Pete Kobelt: That’s a good question. So I have to put it in context a little bit. It's not our only offering. So our other factories are utilizing automated production of more traditional light wood frame and light gauge steel panelized structural systems that have full MEPF installed and buttoned up in the factory. So for our more traditional three and four story apartment buildings and what have you—senior living, student housing—those are all being built in an automated factory setting using traditional materials. Katerra's included mass timber in the “offering,” if you will, by virtue of seeing that we could cost-effectively compete with concrete steel and that there was a true wood revolution coming and it fit with the mantra of the company. Can we do things better, more sustainably, smarter, more vertically-integrated with the fiber resources? So CLT was never intended, nor can it be, cost-effective against lowest common denominator construction techniques like light wood frame and light gauge steel. It can work in hybrid and in partnership with those structural elements quite nicely, but not as a complete system. Its most compelling value proposition is against more expensive concrete and steel. And we've been able to help steer code decisions to allow for taller timber buildings, because the taller we can go using wood, then we're displacing increasing amounts of concrete and steel. And the value proposition continues to grow as the building gets taller. So the 2021 code, when adopted—and jurisdictions have adopted all different years of the code, which changes every three years—the coming 2021 code, which has already been adopted by certain forward-thinking states like Washington, Oregon, California, will allow us to go up to 18 stories with timber. So you could conceivably do a 19 over 1, meaning a podium with 18 stories of timber above it. Brock Commons up in B.C. at the University of British Columbia did nine stories recently. And so we're pushing the envelope right out of the shoot here with what the code changes are allowing us to do.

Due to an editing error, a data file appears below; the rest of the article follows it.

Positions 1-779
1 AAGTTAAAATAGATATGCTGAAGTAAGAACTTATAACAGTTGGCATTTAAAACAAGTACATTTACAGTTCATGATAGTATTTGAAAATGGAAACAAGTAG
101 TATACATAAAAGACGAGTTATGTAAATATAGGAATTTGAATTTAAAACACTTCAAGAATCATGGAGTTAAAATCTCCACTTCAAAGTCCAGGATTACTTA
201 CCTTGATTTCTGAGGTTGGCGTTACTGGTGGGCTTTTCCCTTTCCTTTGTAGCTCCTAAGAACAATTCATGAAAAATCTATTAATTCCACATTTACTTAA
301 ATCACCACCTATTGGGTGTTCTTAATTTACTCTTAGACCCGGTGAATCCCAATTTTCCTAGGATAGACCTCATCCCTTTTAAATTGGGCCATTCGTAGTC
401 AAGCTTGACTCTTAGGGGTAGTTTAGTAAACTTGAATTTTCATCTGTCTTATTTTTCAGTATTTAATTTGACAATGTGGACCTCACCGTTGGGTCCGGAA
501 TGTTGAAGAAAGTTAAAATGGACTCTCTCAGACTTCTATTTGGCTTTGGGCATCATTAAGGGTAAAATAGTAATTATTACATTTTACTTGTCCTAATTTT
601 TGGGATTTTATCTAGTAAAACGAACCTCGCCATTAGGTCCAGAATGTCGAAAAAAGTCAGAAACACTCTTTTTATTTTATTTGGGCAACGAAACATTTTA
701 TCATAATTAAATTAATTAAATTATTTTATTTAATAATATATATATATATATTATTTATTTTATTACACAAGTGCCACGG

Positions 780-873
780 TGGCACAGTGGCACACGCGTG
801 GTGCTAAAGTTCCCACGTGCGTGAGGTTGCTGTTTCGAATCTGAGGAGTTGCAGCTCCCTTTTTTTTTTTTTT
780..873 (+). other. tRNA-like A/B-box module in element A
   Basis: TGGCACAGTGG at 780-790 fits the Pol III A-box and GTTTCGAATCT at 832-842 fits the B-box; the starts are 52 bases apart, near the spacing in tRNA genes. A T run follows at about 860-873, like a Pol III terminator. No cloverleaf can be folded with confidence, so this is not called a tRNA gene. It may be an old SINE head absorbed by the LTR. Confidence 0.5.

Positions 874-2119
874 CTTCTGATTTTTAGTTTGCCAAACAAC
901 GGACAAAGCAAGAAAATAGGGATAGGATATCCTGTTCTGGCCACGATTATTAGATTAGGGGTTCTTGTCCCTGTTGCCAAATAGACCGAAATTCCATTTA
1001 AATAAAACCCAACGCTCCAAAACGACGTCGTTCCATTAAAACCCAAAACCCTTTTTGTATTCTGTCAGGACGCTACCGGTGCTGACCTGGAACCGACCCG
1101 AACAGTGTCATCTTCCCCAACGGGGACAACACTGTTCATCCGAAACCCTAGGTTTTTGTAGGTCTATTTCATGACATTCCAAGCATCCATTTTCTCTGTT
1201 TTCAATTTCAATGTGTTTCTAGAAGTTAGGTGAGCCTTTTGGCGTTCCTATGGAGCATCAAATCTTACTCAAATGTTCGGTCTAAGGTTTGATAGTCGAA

Eddie: That's something that we have done some reading here about—now, what's the tallest building that you've been involved with? Is that the nine story building?